The deficit figures for October 2015 have been published, and, not for the first time, they show that George Osborne’s austerity program is not a road to prosperity but a cul-de-sac: the public sector deficit has gone up when it was predicted to fall.
According to a poll by Reuters, projections beforehand had expected borrowing for the month to be about £6 billion, which would have been a cut of about £1.1 billion on the figures from October 2014. These projections have proven to be off-target by a margin of about 33%. Instead, the monthly figures indicate that public borrowing increased by £1.1 billion on a year earlier to £8.2 billion, a rise of 16%.
This constitutes the highest level of borrowing in the month of October since 2009.
According to the Office for National Statistics,
This increase in net borrowing was largely due to an increase of £2.9 billion in central government net borrowing.
Central government receipts in October 2015 were £54.5 billion, a decrease of £1.0 billion, or 1.8% compared with October 2014… interest & dividends decreased by £2.0 billion, or 40.5%, to £2.9 billion… corporation tax decreased by £0.1 billion, or 1.1%, to £7.3 billion.
Personal taxes, such as income tax, value added tax (VAT), and national insurance (NI) did each go up slightly compared with a year earlier, but not enough to offset the above declines.
With Osborne poised to announce yet another of his infernal spending reviews in his ‘Autumn Statement’ in less than a week, these figures are a disaster for his credibility and should leave everyone else trembling. This is because he is likely to pass on the disastrous effects in the form of another wave of budget butchery, to get back to roughly close to his (current) deficit target of £69.5 billion by April. (For the moment, we shall overlook the reality that the goalposts for reducing the public sector deficit are being moved almost every time figures are published).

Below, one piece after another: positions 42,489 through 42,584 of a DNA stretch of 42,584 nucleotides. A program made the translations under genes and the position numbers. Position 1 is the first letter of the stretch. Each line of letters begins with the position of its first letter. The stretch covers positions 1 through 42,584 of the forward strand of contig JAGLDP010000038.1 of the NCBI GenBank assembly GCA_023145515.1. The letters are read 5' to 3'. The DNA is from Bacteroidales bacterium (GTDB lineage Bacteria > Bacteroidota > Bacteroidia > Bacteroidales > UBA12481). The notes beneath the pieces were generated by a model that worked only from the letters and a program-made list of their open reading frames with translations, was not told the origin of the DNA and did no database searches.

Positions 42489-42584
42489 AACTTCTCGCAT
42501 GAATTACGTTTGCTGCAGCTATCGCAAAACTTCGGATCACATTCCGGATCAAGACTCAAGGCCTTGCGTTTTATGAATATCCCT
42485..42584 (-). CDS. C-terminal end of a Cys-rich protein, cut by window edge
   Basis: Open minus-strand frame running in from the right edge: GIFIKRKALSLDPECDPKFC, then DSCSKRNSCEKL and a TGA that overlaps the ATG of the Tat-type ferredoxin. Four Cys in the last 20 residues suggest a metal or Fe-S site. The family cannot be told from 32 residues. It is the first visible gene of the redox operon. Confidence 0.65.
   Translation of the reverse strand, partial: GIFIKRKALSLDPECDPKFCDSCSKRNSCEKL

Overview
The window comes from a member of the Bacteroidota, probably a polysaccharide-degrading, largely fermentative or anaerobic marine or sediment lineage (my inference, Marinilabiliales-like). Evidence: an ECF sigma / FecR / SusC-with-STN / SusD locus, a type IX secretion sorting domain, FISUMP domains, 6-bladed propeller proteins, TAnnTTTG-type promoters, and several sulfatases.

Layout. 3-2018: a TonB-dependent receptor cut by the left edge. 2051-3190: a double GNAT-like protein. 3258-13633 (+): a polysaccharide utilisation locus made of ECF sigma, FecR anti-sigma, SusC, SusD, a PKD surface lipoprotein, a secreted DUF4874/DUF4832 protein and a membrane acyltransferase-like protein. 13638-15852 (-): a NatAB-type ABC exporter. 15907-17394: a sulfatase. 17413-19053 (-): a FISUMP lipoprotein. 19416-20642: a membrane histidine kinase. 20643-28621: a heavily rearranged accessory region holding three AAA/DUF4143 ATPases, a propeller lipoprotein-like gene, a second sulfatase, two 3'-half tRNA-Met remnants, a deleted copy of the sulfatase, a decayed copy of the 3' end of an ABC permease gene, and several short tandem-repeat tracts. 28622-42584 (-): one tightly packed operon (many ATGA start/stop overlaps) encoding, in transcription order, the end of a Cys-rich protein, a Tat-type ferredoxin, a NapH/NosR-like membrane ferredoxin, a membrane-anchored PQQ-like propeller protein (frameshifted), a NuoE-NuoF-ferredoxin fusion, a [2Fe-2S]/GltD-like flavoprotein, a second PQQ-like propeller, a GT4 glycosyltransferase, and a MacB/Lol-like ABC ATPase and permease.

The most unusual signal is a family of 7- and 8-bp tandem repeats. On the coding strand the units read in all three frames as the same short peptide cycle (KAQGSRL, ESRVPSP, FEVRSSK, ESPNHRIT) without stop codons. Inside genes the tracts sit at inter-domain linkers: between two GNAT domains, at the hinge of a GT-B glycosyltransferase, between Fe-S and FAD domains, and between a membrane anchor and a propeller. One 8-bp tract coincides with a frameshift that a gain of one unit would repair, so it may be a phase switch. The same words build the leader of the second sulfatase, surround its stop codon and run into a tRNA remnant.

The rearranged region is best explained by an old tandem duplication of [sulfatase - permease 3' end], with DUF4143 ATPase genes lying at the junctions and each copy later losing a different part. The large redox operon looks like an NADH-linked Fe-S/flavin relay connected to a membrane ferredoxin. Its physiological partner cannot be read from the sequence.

A pattern of bad deficit news
This is not the first time since the General Election that the monthly deficit widened against the previous year. There was an equally nasty surprise for Osborne when the August figures showed falling tax receipts had enlarged the gap between outgoings and income. The deficit is just not closing consistently, no matter what Osborne tries, hence why the Conservative Party’s over-confident boast in 2010 that they would have it wiped out by this year’s Election proved so hollow. By cutting away so much public spending over the last five years, Osborne has repeatedly de-stimulated the economy, taking investment away from services that generated an ‘operating profit’.
Austerity is a little like perching a ladder in quicksand, and then trying to climb it – the faster you climb, the more frenetic movement you make, causing the ladder to sink into the mire even faster, and the net altitude gained will never be what you had hoped. Similarly, the more rapidly and more deeply cuts are made to public spending, the less activity there is in the economy, and the lower the receipts the government takes in taxes.
A calculation Osborne is not qualified to make